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Blu & Exile Tell Us How Their New Album, ‘Miles,’ Helped Them Rediscover Their Brotherhood

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Pressing play on Miles: From An Interlude Called Life, the new project from Los Angeles producer-rapper duo Blu & Exile, is like catching up with old friends after a long time apart. Some of that is due to the nostalgic nature of Exile’s warm, jazzy beats. The rest can be attributed to the autobiographical cut of Blu’s earnest, spiritual rhymes.

Songs like “The Feeling” featuring Jacinto Rhines, “Dear Lord” featuring Jimetta Rose, and “To The Fall, But Not Forgotten” draw sketches of the eight years between this project and their last, 2012’s Give Me My Flowers While I Can Still Smell Them, yet with a more electric chemistry between the rapper and producer, as on their seminal 2007 debut, Below The Heavens.

Both readily admit that this alchemy was less easy to capture than they thought it might be, despite the fact that they’ve collaborated and remained friends since. Exile says that they had to rebuild their “trust” in one another as partners, finding their footing in shoes that have changed sizes and styles many times in the years since their groundbreaking debut.

With the inclusion of fellow longtime collaborators Aloe Blacc, who once performed in a duo of his own with Exile called Emanon, and Miguel, who grew up with Blu in the Los Angeles area city of San Pedro, Miles feels like a family reunion as well. Other members of their colorful tribe to appear here include Cashus King, Choosey, Dag Savage, and Fashawn, while LA underground rap elder statesman Aceyalone also brings fresh blood to the proceedings.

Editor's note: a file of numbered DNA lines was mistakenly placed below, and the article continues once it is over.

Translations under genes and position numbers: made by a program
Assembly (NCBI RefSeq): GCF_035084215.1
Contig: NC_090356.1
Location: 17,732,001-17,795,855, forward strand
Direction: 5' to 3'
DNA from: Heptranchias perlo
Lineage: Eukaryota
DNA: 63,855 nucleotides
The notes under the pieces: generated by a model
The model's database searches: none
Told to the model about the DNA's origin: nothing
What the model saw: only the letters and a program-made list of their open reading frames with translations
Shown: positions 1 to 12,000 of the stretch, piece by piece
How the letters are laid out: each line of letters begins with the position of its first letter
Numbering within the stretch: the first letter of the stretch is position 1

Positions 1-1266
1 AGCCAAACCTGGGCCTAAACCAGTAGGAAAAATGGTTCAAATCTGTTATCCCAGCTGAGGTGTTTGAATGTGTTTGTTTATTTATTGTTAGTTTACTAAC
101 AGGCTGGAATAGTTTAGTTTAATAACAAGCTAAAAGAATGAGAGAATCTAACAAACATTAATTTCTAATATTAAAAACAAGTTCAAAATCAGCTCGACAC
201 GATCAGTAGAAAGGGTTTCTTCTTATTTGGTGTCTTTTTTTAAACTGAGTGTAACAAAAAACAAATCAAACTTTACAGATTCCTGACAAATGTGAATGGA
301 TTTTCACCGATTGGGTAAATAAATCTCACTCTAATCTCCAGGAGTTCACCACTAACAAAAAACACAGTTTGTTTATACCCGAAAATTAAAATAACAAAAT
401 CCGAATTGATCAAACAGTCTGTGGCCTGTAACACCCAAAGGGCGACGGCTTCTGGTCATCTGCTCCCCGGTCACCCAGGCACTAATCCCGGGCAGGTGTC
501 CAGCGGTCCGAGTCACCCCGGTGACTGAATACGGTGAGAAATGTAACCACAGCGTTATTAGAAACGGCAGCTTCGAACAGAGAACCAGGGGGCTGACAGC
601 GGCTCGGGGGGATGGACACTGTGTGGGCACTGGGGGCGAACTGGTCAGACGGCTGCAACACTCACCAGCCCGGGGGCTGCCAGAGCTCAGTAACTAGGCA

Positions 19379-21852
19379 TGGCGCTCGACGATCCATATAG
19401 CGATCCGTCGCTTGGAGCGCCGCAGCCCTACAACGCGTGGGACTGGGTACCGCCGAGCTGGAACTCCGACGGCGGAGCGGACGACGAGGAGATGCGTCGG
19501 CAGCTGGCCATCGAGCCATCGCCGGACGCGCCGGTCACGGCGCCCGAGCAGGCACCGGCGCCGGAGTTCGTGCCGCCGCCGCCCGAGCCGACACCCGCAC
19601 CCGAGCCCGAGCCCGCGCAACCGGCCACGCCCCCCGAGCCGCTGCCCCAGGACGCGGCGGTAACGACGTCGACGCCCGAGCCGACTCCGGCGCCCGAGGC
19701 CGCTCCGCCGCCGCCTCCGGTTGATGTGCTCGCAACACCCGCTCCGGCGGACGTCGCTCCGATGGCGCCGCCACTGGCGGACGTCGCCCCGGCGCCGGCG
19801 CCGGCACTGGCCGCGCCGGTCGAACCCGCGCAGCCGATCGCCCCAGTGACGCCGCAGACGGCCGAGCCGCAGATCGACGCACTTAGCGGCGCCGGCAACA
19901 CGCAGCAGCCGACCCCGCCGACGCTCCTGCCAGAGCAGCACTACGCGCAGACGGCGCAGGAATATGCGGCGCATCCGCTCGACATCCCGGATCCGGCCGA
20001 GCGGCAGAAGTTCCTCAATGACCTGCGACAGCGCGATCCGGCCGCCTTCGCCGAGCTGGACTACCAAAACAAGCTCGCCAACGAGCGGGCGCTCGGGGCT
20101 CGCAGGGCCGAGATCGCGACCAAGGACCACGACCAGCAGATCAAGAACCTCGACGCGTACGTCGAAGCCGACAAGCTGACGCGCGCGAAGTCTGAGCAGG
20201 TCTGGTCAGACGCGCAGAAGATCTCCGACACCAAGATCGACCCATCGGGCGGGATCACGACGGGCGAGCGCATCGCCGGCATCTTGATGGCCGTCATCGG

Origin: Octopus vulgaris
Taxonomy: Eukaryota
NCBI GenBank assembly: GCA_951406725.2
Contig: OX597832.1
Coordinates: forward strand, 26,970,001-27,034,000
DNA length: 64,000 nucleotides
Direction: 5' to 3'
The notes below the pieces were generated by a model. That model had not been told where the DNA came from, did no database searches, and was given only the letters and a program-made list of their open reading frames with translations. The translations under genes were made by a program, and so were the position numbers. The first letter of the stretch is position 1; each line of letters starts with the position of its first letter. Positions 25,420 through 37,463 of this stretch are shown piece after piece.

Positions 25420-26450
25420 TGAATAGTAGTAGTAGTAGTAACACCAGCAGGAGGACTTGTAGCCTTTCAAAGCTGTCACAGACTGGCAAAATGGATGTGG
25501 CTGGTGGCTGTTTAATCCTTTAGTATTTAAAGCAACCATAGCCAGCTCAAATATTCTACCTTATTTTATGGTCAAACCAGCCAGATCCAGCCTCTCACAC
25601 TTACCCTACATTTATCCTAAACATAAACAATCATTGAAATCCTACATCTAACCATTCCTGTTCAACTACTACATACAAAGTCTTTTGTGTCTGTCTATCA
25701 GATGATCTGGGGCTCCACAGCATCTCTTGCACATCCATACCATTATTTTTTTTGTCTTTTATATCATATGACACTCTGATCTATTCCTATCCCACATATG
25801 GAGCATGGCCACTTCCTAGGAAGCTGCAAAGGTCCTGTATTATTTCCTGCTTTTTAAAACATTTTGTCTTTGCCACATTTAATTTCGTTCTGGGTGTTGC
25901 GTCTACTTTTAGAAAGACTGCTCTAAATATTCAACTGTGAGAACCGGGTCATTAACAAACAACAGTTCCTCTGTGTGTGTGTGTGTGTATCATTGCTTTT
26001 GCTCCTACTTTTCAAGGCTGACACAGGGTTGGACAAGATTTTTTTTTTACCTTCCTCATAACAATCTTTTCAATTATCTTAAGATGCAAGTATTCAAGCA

This interview is something of a family reunion for Blu, Exile, and I as well. With a personal and working relationship that goes back to their first few shows as a group, plenty of our conversation is taken up just by catching up — yes, Blu’s returned to Pedro, no, I moved out of Compton, and Exile could only take about 15 minutes of Hamilton — but soon, a rhythm is established, just like on Miles. We find ourselves deep in discussion about lessons we’ve learned from time apart, how much work goes into finding your way back together, and how Blu remains one of hip-hop’s premiere – if underrated — rappers and storytellers, 13 years after descending from the heavens.

How in the hell are you guys getting through this quarantine? Because I know that as independent artists, that affects things financially, artistically. What have you guys been doing both personally and professionally to keep it going?

Blu: I’ve been working. I’ve been trying to work, trying to write, you know what I mean? But other than that, unemployment, bro.

Exile: Yeah. I mean the only thing that’s different is women and going out to the bars, and missing tours and going to the beach whenever I want. But I’m still hitting the beach, you know, I’m wearing my mask. Maintaining, just need to find a sponsorship so we could still kind of get some money that could cover what we would make on tours and still give the people somewhat of a live experience.

Man. I’m also just thankful for, when this first happened it felt a lot more real. We’re a lot more used to it now, but when it first happened, it really made me appreciate the relationships I have with these humans. It’s such a gift, and it’s something that we take for granted. It just put it in a perspective where I wouldn’t want to take these things for granted anymore.